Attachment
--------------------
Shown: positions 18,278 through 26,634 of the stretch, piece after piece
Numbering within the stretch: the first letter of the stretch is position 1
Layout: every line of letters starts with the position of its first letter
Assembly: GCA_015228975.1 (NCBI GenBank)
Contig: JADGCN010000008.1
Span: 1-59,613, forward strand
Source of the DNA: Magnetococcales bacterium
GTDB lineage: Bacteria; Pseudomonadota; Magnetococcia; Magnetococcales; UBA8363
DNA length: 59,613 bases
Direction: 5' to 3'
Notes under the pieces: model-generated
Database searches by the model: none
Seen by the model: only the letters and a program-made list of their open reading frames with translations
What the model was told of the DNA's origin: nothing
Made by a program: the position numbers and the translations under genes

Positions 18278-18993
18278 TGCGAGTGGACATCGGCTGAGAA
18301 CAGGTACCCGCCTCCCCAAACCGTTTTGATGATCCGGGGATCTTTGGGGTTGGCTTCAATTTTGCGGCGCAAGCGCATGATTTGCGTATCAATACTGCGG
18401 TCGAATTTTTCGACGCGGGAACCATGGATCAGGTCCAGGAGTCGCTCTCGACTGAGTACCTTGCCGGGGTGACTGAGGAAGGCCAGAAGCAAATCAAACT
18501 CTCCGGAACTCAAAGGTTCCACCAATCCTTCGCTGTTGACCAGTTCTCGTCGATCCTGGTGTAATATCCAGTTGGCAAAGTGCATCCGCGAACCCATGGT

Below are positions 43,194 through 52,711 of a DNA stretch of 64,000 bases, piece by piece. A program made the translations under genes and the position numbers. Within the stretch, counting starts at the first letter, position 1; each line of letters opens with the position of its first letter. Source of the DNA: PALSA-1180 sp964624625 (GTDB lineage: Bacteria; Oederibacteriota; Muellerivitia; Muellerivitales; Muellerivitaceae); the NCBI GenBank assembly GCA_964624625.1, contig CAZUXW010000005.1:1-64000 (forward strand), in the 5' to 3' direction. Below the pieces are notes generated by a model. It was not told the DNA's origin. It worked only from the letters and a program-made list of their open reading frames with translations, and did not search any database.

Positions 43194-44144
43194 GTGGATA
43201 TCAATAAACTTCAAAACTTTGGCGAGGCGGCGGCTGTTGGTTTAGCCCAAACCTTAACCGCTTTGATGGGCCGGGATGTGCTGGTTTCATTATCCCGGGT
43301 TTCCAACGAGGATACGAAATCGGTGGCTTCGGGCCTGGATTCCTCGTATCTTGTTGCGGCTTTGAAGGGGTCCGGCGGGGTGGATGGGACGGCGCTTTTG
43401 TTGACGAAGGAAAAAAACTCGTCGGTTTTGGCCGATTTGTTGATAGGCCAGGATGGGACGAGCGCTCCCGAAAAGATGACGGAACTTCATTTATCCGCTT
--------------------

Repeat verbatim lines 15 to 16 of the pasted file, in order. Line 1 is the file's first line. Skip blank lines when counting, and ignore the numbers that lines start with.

Made by a program: the position numbers and the translations under genes

Positions 18278-18993